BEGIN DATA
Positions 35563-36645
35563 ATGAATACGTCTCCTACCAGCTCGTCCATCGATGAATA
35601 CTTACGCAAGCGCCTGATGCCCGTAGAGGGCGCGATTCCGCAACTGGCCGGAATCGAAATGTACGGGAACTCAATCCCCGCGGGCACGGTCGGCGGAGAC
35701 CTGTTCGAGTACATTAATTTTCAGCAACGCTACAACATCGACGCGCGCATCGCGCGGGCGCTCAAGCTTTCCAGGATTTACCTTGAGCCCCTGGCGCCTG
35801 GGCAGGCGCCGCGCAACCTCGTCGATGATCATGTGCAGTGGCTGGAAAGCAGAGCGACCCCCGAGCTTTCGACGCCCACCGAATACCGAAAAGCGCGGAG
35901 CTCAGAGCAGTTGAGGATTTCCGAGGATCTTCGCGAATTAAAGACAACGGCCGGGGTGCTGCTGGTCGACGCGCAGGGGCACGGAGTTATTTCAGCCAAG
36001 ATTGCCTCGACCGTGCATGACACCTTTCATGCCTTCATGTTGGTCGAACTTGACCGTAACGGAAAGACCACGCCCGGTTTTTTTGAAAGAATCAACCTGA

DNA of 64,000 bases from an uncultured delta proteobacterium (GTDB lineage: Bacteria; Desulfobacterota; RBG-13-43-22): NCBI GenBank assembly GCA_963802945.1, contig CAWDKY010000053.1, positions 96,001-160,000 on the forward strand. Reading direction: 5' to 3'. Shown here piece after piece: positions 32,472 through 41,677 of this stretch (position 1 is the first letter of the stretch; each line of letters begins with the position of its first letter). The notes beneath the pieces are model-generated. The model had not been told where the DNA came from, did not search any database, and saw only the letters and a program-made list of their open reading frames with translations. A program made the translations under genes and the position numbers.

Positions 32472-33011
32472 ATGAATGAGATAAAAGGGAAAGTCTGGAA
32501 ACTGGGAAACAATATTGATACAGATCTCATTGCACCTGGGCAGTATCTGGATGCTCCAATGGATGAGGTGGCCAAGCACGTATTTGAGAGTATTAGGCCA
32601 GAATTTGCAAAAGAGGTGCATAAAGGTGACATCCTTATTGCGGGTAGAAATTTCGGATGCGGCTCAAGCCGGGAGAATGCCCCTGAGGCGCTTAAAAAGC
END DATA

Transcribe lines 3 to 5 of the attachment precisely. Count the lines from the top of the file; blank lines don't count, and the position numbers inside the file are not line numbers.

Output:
35601 CTTACGCAAGCGCCTGATGCCCGTAGAGGGCGCGATTCCGCAACTGGCCGGAATCGAAATGTACGGGAACTCAATCCCCGCGGGCACGGTCGGCGGAGAC
35701 CTGTTCGAGTACATTAATTTTCAGCAACGCTACAACATCGACGCGCGCATCGCGCGGGCGCTCAAGCTTTCCAGGATTTACCTTGAGCCCCTGGCGCCTG
35801 GGCAGGCGCCGCGCAACCTCGTCGATGATCATGTGCAGTGGCTGGAAAGCAGAGCGACCCCCGAGCTTTCGACGCCCACCGAATACCGAAAAGCGCGGAG